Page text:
152. The Devil all the Time by Donald Ray Pollock

The Devil all the Time by Donald Ray Pollock (Canada) - (US)

Pages: 311
Ages: 18+
Finished: Jul. 10. 2011
First Published: Jul. 12, 2011
Publisher: Doubleday
Genre: dark southern fiction, Gothic,
Rating: 5/5

First sentence:

On a dismal morning near the end of a wet October, Arvin Eugene Russell hurried behind his father, Willard, along the edge of a pasture that overlooked a long and rocky holler in southern Ohio called Knockemstiff.
Acquired: Received a review copy from Random House US.

Reason for Reading: I love dark southern fiction.  The type of book where the characters reach redemption by the end or at least try to, but they all, mostly, end up dead anyway.

This is indeed a dark book and I just loved it!  The story revolves around three separate pairs of individuals who eventually share some ties, but most of all they connect with Arvin Eugene Russell, the orphan of one of the individuals.  The book starts out with the story of Willard and Charlotte Russell.  Willard marries Charlotte soon after he comes back from WWII, they move out into the back country, have a son and then Willard is tormented as his wife is ravished by cancer and he sacrifices buckets of blood to his "prayer log."  Next are spider handling preacher Roy and his crippled guitar playing sidekick Theodore, fakers, who end up running from the law for murder. And finally there is photographer Carl and Sandy Henderson husband-and-wife serial killer team who every summer "go on the road" and randomly brutalize and kill men.  But joining all three together is Arvin Eugene Russell, orphaned son of Will and Charlene, who grows up to be a good man but with a violence of his own.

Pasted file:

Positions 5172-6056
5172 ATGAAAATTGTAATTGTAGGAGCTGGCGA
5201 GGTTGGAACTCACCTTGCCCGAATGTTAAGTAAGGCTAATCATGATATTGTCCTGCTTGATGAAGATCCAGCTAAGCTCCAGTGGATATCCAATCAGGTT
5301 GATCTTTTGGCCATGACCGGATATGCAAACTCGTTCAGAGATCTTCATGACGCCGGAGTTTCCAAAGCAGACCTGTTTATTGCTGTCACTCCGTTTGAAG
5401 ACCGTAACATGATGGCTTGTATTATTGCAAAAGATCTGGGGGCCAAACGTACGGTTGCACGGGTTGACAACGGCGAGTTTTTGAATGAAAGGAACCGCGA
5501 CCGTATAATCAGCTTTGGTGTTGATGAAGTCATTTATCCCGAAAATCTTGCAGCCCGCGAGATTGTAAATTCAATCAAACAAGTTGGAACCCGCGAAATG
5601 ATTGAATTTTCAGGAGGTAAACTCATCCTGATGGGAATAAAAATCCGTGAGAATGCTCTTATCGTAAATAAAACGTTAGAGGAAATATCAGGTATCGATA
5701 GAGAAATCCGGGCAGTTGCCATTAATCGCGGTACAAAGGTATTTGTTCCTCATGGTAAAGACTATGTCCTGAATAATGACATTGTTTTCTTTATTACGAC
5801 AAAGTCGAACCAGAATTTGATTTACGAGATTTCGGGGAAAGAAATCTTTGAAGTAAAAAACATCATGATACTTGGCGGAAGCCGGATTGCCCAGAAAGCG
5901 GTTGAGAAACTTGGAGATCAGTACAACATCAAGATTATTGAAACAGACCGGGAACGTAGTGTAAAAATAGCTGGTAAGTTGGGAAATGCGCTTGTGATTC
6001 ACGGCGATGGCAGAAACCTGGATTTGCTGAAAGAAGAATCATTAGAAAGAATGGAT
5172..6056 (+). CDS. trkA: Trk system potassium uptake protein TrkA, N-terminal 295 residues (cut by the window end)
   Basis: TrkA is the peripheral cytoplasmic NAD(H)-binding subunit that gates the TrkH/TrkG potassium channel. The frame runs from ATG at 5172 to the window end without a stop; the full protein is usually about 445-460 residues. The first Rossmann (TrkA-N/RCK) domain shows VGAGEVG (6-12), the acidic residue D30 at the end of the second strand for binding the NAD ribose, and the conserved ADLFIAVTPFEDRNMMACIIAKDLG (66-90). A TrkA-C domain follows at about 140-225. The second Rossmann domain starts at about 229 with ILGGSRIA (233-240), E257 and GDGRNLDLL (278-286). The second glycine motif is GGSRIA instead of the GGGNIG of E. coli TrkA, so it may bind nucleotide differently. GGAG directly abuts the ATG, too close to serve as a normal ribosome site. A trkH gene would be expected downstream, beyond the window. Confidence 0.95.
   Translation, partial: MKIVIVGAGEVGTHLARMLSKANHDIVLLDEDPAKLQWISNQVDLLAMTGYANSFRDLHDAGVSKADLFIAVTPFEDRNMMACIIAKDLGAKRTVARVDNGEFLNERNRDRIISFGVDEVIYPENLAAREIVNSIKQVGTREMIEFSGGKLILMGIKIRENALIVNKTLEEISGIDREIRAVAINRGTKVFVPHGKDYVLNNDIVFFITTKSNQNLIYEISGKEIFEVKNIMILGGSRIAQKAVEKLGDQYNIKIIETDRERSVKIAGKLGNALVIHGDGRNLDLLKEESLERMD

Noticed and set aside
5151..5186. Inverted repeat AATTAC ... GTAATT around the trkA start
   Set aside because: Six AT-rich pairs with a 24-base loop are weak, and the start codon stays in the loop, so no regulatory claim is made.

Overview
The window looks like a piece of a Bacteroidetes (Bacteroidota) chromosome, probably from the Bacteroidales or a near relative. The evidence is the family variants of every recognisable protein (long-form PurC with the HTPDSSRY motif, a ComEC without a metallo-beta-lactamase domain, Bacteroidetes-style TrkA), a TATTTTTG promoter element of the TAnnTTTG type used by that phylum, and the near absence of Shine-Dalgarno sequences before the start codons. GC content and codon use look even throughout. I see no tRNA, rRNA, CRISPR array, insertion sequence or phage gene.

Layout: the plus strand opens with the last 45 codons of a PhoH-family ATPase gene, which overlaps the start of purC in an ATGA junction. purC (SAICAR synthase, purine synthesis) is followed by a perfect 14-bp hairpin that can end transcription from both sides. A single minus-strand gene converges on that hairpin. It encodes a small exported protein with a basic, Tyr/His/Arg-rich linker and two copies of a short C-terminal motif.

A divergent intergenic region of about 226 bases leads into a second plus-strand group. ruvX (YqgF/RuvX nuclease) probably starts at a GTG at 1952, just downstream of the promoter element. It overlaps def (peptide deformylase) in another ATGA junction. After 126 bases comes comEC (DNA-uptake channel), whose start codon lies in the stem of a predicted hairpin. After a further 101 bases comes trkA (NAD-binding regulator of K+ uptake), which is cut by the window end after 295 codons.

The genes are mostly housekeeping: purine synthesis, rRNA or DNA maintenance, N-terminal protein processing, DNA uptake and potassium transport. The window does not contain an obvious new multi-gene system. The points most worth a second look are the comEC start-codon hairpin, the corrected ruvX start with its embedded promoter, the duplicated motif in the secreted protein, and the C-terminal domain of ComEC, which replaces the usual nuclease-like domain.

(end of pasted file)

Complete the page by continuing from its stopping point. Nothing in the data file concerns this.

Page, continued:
This was a page-turner for me that I completed easily over the course of two days.  Not only was the story compelling in an often-times gut-wrenchingly perverse manner, but there were times when one saw how some of the antagonists had started off as victims themselves.  The writing is topnotch and the characterization of a whole cast of people who are mostly downright unlikable and unsympathetic yet somehow ultimately human is finely-tuned.  A mixture of religion, southern Gothic and haunting people, places and plots creates a dark story indeed.  Not suitable for those who like happy endings.  I found the ending redemptive and satisfying but those who like most characters to be alive at book's end will find this is not the book for them.


  1. This sounds really interesting!

  2. Oh, it certainly was! I want to read his first book now which is short stories set in the town this book starts in "Knockemstiff".

  3. Thanks. İt's interesting. www.mypopularbooks.blogspot.com


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